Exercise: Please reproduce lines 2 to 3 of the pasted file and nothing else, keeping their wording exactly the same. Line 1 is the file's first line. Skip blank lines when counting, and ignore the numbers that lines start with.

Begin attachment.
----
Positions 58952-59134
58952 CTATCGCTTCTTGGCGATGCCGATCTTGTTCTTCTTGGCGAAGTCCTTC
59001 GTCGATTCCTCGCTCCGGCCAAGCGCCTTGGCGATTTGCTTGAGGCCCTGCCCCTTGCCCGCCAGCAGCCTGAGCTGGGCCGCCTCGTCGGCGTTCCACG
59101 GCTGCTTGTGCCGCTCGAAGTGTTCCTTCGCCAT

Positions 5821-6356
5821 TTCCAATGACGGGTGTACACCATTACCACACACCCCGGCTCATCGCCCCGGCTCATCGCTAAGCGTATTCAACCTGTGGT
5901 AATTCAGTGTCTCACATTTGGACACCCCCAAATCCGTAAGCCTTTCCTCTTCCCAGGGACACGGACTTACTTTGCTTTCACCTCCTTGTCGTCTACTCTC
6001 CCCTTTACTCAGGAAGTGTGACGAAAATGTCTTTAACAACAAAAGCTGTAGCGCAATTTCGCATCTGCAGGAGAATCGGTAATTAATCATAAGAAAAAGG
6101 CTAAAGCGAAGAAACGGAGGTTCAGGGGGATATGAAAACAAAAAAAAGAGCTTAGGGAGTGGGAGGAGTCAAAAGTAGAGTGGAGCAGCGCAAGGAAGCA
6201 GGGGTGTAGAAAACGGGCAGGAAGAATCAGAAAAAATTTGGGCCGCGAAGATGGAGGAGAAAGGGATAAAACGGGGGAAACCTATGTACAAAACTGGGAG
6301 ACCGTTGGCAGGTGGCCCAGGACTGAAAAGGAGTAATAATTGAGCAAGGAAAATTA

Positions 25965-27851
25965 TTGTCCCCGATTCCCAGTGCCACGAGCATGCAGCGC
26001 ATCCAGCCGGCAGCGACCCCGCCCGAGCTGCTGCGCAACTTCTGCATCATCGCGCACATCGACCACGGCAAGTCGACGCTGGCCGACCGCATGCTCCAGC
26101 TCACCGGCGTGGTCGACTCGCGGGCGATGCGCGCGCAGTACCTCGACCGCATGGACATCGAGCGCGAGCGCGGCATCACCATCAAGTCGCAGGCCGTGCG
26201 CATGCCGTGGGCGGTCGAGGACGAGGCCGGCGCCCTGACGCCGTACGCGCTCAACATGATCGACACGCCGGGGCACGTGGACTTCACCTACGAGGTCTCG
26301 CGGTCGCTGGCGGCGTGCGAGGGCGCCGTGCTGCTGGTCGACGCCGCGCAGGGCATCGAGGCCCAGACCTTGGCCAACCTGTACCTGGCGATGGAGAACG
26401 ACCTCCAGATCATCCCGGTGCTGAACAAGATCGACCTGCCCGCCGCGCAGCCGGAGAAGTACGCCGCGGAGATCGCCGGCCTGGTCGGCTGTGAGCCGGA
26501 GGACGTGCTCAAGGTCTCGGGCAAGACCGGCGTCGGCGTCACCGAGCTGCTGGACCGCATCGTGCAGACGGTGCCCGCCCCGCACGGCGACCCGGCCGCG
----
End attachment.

58952 CTATCGCTTCTTGGCGATGCCGATCTTGTTCTTCTTGGCGAAGTCCTTC
59001 GTCGATTCCTCGCTCCGGCCAAGCGCCTTGGCGATTTGCTTGAGGCCCTGCCCCTTGCCCGCCAGCAGCCTGAGCTGGGCCGCCTCGTCGGCGTTCCACG